For Fans Of
There is a moment when it’s time to stop being the benchwarmers and instead make your way to the front. Loose and perhaps vague sporting analogies aside, Melbourne’s Death Audio have taken the initiative with the release of their debut studio album.
Most local gig goers would, in some part, be familiar with the quintet. Having played alongside the likes of Soilwork, The Black Dahlia Murder and Unearth, the lads in Death Audio have worked their way up and stored every bit of experience and knowledge playing with such notables has given them.
This self-titled full-length presents itself in considered fashion. The pieces of the puzzle aren’t forced into place; the structure just fits as intended. The first impression is neutral to the ears. It doesn’t deter or reek of something uninspired, but it does take a moment to get warmed up. Like anything though, there’s merit in not making instant judgments. Chemistry forms with familiarity and that is why after repeated listens the Death Audio sound starts to become quite welcoming. You’d much prefer something to get gradually better than the other way around.
Four and five minutes is the respective ballpark range for song length, which suggests there’s development and layers to the style and composition – it gives the track room to breathe instead of merely condense. ‘Down’ and ‘Black Rose’ get things started, but it’s first single ‘Fallen Souls’ where you feel this album truly works. Slotted somewhere between the driving (and melodic metal) riffs of a Trivium and the aggression/harmony of Killswitch Engage, Death Audio focus on music that establishes a tempo then fills in the blanks accordingly. The aforementioned ‘Fallen Souls’ has a precise chorus.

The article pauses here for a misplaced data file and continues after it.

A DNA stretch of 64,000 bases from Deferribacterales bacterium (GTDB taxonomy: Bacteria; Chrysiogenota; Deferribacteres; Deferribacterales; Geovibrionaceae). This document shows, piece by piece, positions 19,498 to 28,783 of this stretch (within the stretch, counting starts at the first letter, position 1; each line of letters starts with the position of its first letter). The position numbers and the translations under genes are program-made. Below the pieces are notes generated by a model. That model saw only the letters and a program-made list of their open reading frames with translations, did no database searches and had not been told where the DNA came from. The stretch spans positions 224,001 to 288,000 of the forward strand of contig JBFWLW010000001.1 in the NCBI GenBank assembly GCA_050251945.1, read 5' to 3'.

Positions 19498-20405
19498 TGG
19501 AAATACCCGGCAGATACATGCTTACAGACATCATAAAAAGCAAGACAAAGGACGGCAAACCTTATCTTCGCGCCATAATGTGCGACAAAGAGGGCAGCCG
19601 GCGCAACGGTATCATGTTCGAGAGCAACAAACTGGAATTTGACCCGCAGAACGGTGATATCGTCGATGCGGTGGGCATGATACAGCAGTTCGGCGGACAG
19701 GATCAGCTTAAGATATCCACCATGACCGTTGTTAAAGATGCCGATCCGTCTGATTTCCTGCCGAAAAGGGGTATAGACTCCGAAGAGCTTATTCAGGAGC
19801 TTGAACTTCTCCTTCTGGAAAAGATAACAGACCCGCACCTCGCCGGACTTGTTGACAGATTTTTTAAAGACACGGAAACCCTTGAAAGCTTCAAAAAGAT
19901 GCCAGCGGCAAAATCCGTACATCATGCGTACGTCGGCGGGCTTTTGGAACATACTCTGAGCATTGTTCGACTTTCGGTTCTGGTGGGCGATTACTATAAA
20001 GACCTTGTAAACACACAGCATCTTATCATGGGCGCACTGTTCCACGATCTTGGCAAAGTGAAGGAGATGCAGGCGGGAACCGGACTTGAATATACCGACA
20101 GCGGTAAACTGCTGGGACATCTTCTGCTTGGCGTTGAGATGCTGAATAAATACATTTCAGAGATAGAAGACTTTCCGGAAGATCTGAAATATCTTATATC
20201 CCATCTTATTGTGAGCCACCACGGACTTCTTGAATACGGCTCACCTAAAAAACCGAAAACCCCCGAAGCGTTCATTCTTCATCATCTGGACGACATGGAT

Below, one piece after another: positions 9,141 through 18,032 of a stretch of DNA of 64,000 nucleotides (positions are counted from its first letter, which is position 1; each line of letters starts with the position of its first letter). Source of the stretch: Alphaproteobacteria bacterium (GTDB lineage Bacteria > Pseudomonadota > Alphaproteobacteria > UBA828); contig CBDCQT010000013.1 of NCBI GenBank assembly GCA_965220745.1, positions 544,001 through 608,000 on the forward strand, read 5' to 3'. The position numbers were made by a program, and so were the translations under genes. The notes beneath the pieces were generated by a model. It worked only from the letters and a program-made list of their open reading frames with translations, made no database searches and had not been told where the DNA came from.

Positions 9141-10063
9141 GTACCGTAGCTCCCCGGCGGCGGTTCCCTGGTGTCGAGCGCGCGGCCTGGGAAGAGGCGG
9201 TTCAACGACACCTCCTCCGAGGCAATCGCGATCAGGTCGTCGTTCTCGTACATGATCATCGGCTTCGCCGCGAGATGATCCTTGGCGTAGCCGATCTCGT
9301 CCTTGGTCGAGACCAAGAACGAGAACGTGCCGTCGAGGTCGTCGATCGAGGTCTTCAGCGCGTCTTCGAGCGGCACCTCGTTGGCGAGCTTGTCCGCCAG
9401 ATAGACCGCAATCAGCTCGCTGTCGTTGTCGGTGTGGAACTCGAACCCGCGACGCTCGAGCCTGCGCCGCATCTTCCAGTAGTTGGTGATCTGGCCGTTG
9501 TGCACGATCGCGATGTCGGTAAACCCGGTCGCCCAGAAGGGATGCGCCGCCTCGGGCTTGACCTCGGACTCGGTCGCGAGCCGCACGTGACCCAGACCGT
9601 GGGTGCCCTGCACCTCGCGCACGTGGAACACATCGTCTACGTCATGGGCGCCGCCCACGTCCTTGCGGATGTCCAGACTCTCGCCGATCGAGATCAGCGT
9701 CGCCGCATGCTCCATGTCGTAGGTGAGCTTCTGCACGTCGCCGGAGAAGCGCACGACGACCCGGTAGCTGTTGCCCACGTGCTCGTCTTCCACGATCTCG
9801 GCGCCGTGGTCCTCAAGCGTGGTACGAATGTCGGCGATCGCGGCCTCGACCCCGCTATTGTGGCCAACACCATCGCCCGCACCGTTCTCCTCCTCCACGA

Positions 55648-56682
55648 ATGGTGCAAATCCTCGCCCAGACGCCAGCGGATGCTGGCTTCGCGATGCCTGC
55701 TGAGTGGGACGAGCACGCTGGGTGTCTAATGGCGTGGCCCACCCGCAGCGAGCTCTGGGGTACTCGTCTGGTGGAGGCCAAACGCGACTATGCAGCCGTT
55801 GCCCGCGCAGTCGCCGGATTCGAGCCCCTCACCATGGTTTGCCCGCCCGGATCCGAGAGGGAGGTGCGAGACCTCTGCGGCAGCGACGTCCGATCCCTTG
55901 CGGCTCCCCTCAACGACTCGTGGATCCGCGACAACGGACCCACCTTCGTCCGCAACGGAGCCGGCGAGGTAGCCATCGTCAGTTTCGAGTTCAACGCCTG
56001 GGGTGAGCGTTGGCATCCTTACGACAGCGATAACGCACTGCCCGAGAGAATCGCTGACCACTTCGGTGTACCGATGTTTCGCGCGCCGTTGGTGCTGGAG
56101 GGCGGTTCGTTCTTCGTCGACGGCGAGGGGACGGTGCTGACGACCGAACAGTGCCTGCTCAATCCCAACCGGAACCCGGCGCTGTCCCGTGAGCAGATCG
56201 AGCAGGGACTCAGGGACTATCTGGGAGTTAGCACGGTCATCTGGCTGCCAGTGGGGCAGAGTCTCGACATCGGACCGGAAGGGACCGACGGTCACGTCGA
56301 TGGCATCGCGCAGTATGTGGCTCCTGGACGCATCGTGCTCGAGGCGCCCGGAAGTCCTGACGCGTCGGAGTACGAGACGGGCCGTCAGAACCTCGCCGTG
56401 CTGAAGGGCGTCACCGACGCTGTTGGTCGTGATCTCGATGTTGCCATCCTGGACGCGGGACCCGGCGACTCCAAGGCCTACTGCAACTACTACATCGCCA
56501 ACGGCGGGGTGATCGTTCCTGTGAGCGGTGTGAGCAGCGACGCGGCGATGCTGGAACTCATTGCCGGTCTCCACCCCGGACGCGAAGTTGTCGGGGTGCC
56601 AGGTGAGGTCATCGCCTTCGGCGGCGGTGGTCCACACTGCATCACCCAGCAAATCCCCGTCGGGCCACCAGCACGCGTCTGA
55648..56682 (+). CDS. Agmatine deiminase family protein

It’s metal, so of course the head banging, fist pumping moments are here. It’s a listen that feels better served on the stereo than timidly through the reserved means of headphones. ‘This Moment’ is positioned suitably in the middle with that contemporary metal, double kick/strumming riff pattern evident early. Again, another solid track that moves and engages instead of relaxes.
It would be a bit unfair just to label Death Audio’s first complete collection of studio tracks as promising. Yes, they are, but, while there’s potential going forward, what is provided here is very good too.
Another quality Australian release to add to the already extensive local pile in 2012. Death Audio’s self-titled debut is consistent and that is arguably the most important thing here.
2. Black Rose
3. Fallen Souls
7. This Moment
8. Place The Blame
10. The Escape